President Donald Trump will inform Russia today that the United States is pulling out of the Open Skies Treaty, negotiated three decades ago to allow nations to fly over one another's territory with elaborate sensor equipment to assure they are not preparing for military action, senior administration officials said.
U.S. officials have long complained that Moscow was violating the Open Skies accord by not permitting flights over a city where it was believed Russia was deploying nuclear weapons that could reach Europe, as well as forbidding flights over major Russian military exercises. Satellites, the main source for gathering intelligence, are not affected by the treaty.
"You reach a point at which you need to say enough is enough," said Marshall Billingslea, Trump's new special representative for arms control. "The United States cannot keep participating in this treaty if Russia is going to violate it with impunity."
In classified reports, the Pentagon and U.S. intelligence agencies have contended the Russians are also using flights over the United States to map out critical infrastructure that could be hit by cyberattacks.
European allies, including those in NATO, are also signatories to the treaty. They have warned that, with Washington's exit, Russia will almost certainly respond by also cutting off their flights, which the allies use to monitor troop movements on their borders.
For Trump, the decision is the third time he has renounced a major arms control treaty.
Two years ago he abandoned the Iran nuclear accord, negotiated by former President Barack Obama. Last year he left the Intermediate-Range Nuclear Forces Treaty, again saying that he would not participate in a treaty that he said Russia was violating.
The Open Skies Treaty was negotiated by former President George H.W. Bush and his secretary of state, James Baker, in 1992, after the collapse of the Soviet Union.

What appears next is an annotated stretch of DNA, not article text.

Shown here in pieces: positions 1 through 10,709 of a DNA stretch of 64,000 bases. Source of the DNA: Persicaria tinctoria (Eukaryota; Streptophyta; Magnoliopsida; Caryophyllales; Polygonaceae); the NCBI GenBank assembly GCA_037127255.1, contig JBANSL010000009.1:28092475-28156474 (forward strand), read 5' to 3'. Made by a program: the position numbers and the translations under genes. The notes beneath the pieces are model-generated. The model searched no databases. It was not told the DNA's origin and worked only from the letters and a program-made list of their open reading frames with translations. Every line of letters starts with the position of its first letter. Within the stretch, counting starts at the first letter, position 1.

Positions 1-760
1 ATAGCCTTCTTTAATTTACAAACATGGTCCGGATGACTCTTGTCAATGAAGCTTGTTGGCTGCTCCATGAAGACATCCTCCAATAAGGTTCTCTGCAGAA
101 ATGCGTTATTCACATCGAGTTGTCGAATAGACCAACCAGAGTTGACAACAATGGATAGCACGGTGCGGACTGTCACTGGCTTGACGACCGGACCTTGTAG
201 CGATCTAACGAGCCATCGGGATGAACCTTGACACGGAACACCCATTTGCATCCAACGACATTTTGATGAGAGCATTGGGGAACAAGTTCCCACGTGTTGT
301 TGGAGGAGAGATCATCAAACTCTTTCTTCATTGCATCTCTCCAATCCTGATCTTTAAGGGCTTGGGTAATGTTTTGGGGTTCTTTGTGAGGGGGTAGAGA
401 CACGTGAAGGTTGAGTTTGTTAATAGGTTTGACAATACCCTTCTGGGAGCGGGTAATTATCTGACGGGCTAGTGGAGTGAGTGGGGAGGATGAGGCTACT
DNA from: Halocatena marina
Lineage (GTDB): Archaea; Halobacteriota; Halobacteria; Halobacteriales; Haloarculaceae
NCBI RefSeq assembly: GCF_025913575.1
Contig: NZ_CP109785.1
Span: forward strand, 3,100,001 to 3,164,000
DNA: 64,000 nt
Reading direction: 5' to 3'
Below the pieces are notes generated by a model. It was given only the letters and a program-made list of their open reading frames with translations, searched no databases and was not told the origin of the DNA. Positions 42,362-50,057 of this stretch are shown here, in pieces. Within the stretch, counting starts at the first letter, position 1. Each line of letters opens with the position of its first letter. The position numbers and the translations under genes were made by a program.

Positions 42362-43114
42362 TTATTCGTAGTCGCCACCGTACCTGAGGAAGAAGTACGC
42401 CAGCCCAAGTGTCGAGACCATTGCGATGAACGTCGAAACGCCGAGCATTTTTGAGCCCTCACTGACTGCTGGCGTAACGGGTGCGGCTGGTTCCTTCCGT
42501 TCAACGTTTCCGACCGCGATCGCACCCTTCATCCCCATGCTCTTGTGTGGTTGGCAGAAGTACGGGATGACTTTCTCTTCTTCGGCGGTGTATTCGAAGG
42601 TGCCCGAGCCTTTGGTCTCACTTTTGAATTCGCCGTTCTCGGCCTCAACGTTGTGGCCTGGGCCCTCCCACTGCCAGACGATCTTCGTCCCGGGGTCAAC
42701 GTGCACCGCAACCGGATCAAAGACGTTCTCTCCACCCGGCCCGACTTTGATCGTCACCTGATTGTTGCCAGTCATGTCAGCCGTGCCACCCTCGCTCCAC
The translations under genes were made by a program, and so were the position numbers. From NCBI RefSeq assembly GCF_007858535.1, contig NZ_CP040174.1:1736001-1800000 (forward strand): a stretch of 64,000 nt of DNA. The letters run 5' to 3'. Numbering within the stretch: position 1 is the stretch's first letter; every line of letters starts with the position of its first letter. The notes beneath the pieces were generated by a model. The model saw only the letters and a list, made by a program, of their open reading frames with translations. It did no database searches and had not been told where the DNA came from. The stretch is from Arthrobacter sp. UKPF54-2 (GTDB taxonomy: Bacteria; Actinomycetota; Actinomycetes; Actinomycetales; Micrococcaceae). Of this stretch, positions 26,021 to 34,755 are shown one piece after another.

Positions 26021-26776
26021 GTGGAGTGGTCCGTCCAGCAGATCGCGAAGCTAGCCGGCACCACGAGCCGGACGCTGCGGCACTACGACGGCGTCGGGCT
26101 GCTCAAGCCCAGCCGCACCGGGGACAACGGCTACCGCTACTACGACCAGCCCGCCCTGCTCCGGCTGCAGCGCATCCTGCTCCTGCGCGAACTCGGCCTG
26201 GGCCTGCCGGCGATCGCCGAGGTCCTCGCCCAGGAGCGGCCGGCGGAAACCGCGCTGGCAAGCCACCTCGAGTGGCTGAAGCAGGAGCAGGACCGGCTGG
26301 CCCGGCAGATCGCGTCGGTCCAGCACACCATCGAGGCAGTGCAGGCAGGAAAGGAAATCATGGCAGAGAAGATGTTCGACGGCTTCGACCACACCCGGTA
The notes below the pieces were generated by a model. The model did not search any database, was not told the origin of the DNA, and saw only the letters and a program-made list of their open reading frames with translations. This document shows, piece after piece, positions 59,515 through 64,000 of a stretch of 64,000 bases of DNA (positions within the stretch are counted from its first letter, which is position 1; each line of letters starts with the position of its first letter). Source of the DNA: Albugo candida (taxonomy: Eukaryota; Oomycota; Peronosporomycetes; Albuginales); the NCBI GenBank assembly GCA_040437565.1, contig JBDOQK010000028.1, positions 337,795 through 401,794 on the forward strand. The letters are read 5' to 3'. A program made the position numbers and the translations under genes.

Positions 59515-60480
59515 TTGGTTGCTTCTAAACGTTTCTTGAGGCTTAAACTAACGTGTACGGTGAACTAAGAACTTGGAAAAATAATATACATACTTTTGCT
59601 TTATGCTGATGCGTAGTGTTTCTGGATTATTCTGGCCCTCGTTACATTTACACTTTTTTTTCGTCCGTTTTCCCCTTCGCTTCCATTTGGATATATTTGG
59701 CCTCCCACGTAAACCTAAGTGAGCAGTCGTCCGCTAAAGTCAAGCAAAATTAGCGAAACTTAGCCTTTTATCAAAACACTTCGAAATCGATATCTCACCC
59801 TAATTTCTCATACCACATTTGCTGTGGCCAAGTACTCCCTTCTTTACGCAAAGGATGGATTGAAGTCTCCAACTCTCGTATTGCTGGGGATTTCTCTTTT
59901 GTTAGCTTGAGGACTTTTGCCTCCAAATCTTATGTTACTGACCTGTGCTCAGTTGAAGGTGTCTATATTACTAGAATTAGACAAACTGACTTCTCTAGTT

Sen. Tom Cotton, R-Ark., has pushed for the Trump administration to withdraw from the Comprehensive Nuclear Test Ban Treaty, which has yet to enter into force, as well as the Treaty on Open Skies. He has argued that the pact allows spying capability that Moscow wouldn't otherwise possess, and that it doesn't give the United States any intelligence that isn't available elsewhere.
"Like so many treaties with Russia, the Open Skies agreement was negotiated and signed with good intentions, then abused by Moscow for maximum advantage," Cotton wrote late last year in an op-ed piece in The Washington Post.
Cotton praised the Trump administration's decision Thursday, but Gen. Michael Hayden, a senior intelligence official in the Bush administration, was critical of the move. "This is insane," he tweeted, adding that he previously served as CIA director.
Russia has said engagement in the treaty is valuable. Billingslea and his boss, Secretary of State Mike Pompeo, disagree.
Under the terms of the treaty, Trump's formal notice to Russia and the other signatories starts a six-month clock toward final withdrawal. It requires a meeting of all the signatories within 60 days.
"Russia didn't adhere to the treaty. So until they adhere, we will pull out, but there's a very good chance we'll make a new agreement or do something to put that agreement back together," Trump told reporters at the White House before leaving for Michigan.
"So I think what's going to happen is we're going to pull out and they [the Russians] are going to come back and want to make a deal," Trump said. He added: "I think something very positive will work."
In Moscow, Russian Deputy Foreign Minister Alexander Grushko criticized the U.S. decision.
"Our position is absolutely clear and is invariable: The withdrawal of the U.S. from this treaty will come as yet another blow to the system of military security in Europe, which is already weakened by the previous moves by the administration," Grushko told state news agency Tass.
Sen. Ted Cruz, R-Texas, a longtime proponent of withdrawal, said in a statement, "It was long past time for the United States to withdraw from this treaty and stop allowing Russia to use our skies to spy on the American people."
"The transparency it provides has helped prevent miscalculation and misunderstandings that could have otherwise led to conflict," said John Tierney, a former Democratic representative from Massachusetts who now is executive director of the Center for Arms Control and Non-Proliferation. "This has become a reckless pattern" for the Trump administration, he said.
Trump's announcement comes as the U.S. begins new nuclear arms control talks with the Kremlin aimed at replacing an expiring weapons treaty with a modern and potentially three-way accord that brings China into the fold. Senior administration officials say Trump's willingness to leave the Open Skies Treaty is evidence of how prominently arms control verification and compliance will feature in the new talks.
Information for this article was contributed by David E. Sanger of The New York Times; by Deb Riechmann, Matthew Lee, Robert Burns, Edith Lederer and James Heintz of The Associated Press; and by John Hudson, Paul Sonne and Isabelle Khurshudyan of The Washington Post.
A Section on 05/22/2020
Print Headline: U.S. quitting Open Skies Treaty